Cleopatra’s seductions enslaved Mark Antony, and as the two of them traveled through Syria, she conspired to use Antony to gain control of the whole region. In one example, she accused King Lysanias of Abilene of working with the Parthians – the mortal enemy of Rome. Therefore, Antony put Lysanias to death about 35 B.C. (See Josephus Antiquities 15.88 ff.)
In the last of the list of men Luke uses to date the ministries of Jesus and John is Lysanias tetrarch of Abilene:
In the fifteenth year of the reign of Tiberius Caesar, Pontius Pilate being governor of Judea, and Herod being tetrarch of Galilee, and his brother Philip tetrarch of the region of Ituraea and Trachonitis, and Lysanias tetrarch of Abilene, during the high priesthood of Annas and Caiaphas, the word of God came to John the son of Zechariah in the wilderness (Luke 3:1, 2).
However, if Mark Antony killed Lysanias about 35 B.C., how could he be alive some 60 years later “in the fifteenth year of Tiberius”? Skeptics have used this “mistake” to cast doubt on Luke’s truthfulness.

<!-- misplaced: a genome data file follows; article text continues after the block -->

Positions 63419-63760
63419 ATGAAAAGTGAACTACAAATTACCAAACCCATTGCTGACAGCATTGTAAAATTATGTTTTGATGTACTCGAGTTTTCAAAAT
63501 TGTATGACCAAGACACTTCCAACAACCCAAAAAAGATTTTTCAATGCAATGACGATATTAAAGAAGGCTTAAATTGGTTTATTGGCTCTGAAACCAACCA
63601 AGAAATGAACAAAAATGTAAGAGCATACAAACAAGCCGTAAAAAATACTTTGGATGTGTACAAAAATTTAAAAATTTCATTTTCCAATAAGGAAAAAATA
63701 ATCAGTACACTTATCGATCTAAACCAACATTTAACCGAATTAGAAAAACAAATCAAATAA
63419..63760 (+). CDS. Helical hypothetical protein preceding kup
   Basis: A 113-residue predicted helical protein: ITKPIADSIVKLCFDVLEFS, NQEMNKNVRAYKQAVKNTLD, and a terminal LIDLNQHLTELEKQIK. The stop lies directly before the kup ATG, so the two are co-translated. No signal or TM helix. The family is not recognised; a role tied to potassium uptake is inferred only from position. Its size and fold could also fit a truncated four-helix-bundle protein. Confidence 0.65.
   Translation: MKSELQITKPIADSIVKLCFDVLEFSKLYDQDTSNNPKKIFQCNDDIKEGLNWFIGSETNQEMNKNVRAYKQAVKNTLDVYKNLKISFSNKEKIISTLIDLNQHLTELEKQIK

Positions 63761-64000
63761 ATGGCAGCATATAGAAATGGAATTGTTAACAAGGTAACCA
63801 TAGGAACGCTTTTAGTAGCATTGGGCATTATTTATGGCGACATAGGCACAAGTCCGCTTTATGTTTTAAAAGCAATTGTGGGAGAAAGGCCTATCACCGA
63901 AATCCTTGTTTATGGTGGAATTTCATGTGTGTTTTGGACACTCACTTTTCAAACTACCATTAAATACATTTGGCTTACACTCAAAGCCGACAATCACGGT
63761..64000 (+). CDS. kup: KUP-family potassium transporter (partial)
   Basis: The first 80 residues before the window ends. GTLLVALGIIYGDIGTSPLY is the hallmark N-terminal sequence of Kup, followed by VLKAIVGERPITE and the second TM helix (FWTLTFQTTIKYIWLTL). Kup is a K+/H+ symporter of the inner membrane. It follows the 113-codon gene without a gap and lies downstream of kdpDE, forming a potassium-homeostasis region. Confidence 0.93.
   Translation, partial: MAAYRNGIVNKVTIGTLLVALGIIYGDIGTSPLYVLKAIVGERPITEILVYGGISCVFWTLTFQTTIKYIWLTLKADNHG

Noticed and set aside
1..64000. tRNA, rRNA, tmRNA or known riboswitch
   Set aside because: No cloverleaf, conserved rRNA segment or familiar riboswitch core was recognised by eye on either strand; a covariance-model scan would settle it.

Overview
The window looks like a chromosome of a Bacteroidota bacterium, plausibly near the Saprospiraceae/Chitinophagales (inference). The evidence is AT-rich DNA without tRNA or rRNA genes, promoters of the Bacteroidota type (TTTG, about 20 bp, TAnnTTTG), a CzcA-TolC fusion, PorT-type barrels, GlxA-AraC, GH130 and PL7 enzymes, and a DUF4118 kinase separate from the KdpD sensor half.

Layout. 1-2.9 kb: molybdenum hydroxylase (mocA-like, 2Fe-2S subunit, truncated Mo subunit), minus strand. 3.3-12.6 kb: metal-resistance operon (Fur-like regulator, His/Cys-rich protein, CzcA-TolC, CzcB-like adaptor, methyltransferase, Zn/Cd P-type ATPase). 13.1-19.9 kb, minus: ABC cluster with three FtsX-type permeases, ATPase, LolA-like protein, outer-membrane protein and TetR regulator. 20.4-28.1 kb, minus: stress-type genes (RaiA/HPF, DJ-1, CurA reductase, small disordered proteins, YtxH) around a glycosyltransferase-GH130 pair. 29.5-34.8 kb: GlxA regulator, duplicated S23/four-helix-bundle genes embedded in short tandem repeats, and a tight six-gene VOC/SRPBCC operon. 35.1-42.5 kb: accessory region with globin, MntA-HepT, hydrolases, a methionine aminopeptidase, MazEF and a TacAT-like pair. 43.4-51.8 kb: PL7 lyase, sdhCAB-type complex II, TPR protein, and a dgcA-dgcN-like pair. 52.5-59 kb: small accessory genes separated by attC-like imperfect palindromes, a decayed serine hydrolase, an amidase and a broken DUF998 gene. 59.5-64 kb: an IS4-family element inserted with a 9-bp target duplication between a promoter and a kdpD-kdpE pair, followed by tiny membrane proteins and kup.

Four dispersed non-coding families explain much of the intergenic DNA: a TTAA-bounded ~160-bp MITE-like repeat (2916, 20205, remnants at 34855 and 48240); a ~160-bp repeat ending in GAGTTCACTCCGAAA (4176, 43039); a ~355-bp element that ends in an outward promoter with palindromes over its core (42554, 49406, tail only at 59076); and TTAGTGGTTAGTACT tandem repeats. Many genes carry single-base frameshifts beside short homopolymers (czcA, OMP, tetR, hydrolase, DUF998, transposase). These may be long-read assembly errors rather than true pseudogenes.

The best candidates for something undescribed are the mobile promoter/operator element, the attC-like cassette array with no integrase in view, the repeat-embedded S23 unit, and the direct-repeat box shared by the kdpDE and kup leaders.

The Roman Empire and the Parthian Empire bordered each other. In the period between the Old and New Testaments, the lands of the Bible served as a buffer between these two giants.
To the north of Mount Hermon, neighboring the city of Damascus, was the country of Abilene. Although, after killing Lysanias, Antony gave Abilene to Cleopatra, apparently, she allowed the son of Lysanias, Zenodorus, to lease the kingdom from her. A few years later, Abilene was given to Herod the Great. When Herod died, parts of Abilene were given to Herod’s son Philip and the rest was granted to a second Lysanias, possibly the grandson of the slain king. The existence of this second Lysanias was merely hypothetical until modern times.
Two inscriptions were discovered in Abila, the capital of Abilene. The first was found in 1737 by the famous English traveler Dr. Richard Pocock, and a second was discovered in 1912. They refer to Lysanias the tetrarch (not king) and are dated in the reign of Tiberias.
Besides being a historical sidebar, why is this important? Can we trust the Bible? If it is truly the “Holy Bible,” it is different from every other book. One of the simple tests is the Bible’s truthfulness. For years the veracity of Luke’s history has been questioned. The story of Lysanias is just another warning about rushing Luke to judgment. I trust my Bible!
 Just two other examples include the census of Quirinius (Luke 2:2) and calling the city fathers of Thessalonica “politarchs” (“city authorities, Acts 17:6). Quirinius actually served twice as the governor of Syria, and now there is ample archaeological evidence supporting the term politarchs in Thessalonica.